How the Millennium Era Saved Godzilla
In 1998, the US tried their hand at making a Godzilla movie. To put it bluntly, it sucked….a lot. The film failed from beginning to end from the decision to change the origin and character to not even including more kaiju. This came only a few years after Japan decided to retire the character following the Heisei Era’s closing.
Upon receiving the news of the poor box office performance, Japan scrambled to save the reputation the King of the Monsters worked so hard to earn. Taking him out of retirement earlier than expected, Godzilla returned in Godzilla 2000. For many, the US audience that saw this film thought it was a sequel to the newly released western version. Instead, this take was an entirely standalone adventure that featured a redesigned Godzilla.
The Millennium Era is best known for having mostly standalone films, with the exception of one or two additions. While some films were complete successes, others were seen as fine or serviceable. One of the biggest highlights was the incredibly long titled Godzilla, Mothra and King Ghidorah: Giant Monsters All-Out Attack. Much like the title would suggest, the film was a simple sandbox kaiju battle royale and was a delight for fans, new and old.
The only two films in this era that were connected were Godzilla against Mechagodzilla and Godzilla Tokyo S.O.S. The former featured a brand new version of Mechagodzilla that brought in yet another design of the mechanical kaiju, this time created with the original 1954 Godzilla’s bones. Tokyo S.O.S was the second film in what would be dubbed the Kiryu saga and, much like the others that came before, was yet another fun monster beat-em-up.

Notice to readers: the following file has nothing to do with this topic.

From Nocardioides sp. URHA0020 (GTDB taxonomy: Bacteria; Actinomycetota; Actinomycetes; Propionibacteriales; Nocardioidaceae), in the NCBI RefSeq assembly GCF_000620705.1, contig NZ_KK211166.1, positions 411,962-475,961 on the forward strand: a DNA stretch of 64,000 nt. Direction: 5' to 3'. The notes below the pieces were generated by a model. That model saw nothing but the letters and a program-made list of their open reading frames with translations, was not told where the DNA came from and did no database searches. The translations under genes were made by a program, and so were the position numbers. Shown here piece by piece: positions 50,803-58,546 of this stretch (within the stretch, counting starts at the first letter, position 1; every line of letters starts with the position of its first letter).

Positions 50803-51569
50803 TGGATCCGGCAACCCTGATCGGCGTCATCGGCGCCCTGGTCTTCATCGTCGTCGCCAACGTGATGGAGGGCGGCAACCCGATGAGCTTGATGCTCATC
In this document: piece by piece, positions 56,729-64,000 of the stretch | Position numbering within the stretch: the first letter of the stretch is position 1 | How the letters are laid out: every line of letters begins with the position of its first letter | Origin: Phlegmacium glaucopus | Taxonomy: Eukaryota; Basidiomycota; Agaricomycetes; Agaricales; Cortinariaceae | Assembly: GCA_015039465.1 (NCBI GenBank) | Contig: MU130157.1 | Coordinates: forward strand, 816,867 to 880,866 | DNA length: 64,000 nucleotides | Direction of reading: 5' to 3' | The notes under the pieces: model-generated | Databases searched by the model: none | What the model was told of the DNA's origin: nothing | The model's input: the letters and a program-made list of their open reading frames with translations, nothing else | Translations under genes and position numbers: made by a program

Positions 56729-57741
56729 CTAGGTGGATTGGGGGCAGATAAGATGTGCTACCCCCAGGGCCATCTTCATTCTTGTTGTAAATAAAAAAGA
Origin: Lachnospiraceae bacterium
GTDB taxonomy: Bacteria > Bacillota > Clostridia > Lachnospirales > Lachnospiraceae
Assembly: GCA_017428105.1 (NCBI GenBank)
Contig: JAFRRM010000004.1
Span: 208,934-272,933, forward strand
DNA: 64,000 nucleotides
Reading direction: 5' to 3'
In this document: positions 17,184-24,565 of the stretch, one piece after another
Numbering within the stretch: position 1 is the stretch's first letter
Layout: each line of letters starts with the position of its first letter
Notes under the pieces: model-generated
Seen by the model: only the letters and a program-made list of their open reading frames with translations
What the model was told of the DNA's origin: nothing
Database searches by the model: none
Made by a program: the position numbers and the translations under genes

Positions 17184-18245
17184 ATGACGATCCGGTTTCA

The final film in the Millennium Era was Godzilla Final Wars. In many ways, including the title, the film felt like a final bow for the era born out of failure. In the film, Godzilla was pitted against many monsters from his past and, in a moment of poetic irony, takes on the US version of the creature, named Zilla. The fight only lasts a few seconds before the OG Godzilla destroys the other with his atomic breath. Final Wars felt like a fun conclusion to the era that is still looked back on with find memories.
The Millennium Era wasn’t the most memorable, nor was it the longest. However, it had the most important job of all the eras. With the American version failing as badly as it had the heads at Toho, the studio that created the character had to bring the positive buzz back to the character.
While there wasn’t much in the way of continuity, the Millennium Era took the best things about the character and concentrated them into a handful of films. From giant minster free-for-alls to lessons about the dangers humanity brings to the world, the Millennium Era had it all. Not all of them were massive successes, but they all did their best to reinvigorate the essence of Godzilla. Considering where the franchise ended up a few years later, it’s safe to say they were victorious in their efforts.
Thanks for reading everyone and please check out my rundown of Godzilla’s Showa Era and Heisei Era! I am still trying to figure things out scheduling wise but I am getting there! Thank you for the patience and support! We also have a new episode of our podcast, The Next Panel with Nick and Jake, up so make sure to give it a listen while you read! Stay Safe Stay Happy and Stay Fresh!